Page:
Another Midwestern banking company is targeting Phoenix to help fuel its growth and, like other recent arrivals in the area, intends to court the wealthy.

The $1.75 billion-asset Enterprise Financial Services Corp. in St. Louis said last week that it plans to open a subsidiary bank in Arizona's capital city by mid-2008.

The start-up would be called Enterprise Bank and Trust, the same name as the company's bank subsidiary in Missouri.

The strategy also would be the same: to go after small-business customers and offer wealth management services to business owners and wealthy retirees.

"Arizona — and Phoenix in particular — is one of the fastest-growing markets in America," said Kevin C. Eichner, Enterprise Financial's president and chief executive officer. "When you have a large number of privately held businesses combined with a large number of households with investable assets greater than a million, that's the market for us."

Mr. Eichner conceded that the Arizona market is fiercely competitive but said Enterprise Financial has found the local talent it needs to take market share from others.

It has hired Jack Barry to be the start-up's CEO. Mr. Barry formerly was an executive vice president at M&I Bank in Phoenix, a subsidiary of the $58.3 billion-asset Marshall & Ilsley Corp. of Milwaukee.

Though Enterprise Financial does not expect to have its bank operating until next year, it intends to open a loan production office in Phoenix within a month, to be led by Mr. Barry.

The company would contribute 80% of the $12 million in capital needed for the start-up and raise the other 20% from its new management team in Arizona and from investors there.

It projects that the Arizona operation will dilute 2008 earnings per share by up to 8 cents, be neutral in 2009, and accretive in 2010.

Brent Christ, an analyst at Fox-Pitt, Kelton Cochran Caronia Waller, said Phoenix is far from saturated and room exists for more community banks. However, the slowdown in home building has had a ripple effect in Phoenix's overall economy — as in many markets nationwide — and start-ups and bigger banks alike there may find it tougher going for a while.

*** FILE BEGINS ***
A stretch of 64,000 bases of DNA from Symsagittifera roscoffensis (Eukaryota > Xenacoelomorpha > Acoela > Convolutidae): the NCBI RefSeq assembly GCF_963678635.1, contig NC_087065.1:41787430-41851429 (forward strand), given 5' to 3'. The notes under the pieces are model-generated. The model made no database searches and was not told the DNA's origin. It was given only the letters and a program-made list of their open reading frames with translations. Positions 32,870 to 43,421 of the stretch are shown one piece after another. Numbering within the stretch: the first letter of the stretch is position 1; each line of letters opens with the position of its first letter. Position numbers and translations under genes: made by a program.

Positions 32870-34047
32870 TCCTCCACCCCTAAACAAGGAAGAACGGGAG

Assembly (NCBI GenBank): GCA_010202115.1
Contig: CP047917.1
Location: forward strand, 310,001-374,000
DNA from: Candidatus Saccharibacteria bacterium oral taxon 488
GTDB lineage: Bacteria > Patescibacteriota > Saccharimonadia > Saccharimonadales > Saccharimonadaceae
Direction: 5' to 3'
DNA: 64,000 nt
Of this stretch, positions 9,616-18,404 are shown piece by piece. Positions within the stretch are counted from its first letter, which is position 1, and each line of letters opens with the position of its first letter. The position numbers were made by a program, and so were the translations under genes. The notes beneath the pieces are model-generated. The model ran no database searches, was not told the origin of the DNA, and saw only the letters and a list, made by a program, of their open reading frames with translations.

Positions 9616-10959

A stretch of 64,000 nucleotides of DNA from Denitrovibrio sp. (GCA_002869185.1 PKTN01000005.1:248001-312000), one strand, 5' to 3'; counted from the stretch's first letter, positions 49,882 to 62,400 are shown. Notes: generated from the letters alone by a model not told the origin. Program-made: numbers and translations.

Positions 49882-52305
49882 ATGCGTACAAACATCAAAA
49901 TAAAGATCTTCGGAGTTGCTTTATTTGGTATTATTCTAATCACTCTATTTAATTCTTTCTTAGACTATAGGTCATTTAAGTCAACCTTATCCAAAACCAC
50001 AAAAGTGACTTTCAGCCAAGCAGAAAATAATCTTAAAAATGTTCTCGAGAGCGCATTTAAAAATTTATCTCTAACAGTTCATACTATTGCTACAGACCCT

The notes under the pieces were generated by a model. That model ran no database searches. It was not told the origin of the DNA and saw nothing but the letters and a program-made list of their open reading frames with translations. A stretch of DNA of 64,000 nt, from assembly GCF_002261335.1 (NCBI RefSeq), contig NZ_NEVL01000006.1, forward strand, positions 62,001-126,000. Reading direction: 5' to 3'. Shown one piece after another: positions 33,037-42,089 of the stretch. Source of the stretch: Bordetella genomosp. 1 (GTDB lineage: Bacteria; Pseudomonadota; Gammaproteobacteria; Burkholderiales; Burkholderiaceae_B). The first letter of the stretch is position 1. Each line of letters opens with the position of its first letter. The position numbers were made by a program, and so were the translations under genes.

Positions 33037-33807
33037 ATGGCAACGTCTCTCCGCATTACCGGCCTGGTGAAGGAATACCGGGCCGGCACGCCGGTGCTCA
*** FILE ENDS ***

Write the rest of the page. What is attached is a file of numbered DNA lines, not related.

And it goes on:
More and more Midwestern banking companies, including the $4.2 billion-asset Johnson Financial Group in Racine, Wis., have been bulking up in Arizona to take advantage of its growth, particularly in the two largest urban markets, Phoenix and Tucson, which have seen an influx of wealthy retirees.

The state is projected to have the second-highest population growth rate (16.1%) from 2006 to 2011, behind Nevada's, according to data from SNL Financial LC. Arizona also is projected to have the second-highest average household income growth rate (21.3%) during the period.

Several other business bank start-ups in Scottsdale, an affluent Phoenix suburb, have created special services for the wealthy. For example, the $28 million-asset Goldwater Bank, which opened in April, has an in-house concierge who can do everything from finding a personal shopper to booking a private jet.

John Matheny, the director of sales and marketing for the bank consulting firm Brintech Inc., a subsidiary of United Community Banks Inc. in Blairsville, Ga., said it makes sense for companies to open banks in Arizona that offer wealth management. "Arizona has become a pretty upscale retirement area," Mr. Matheny said.

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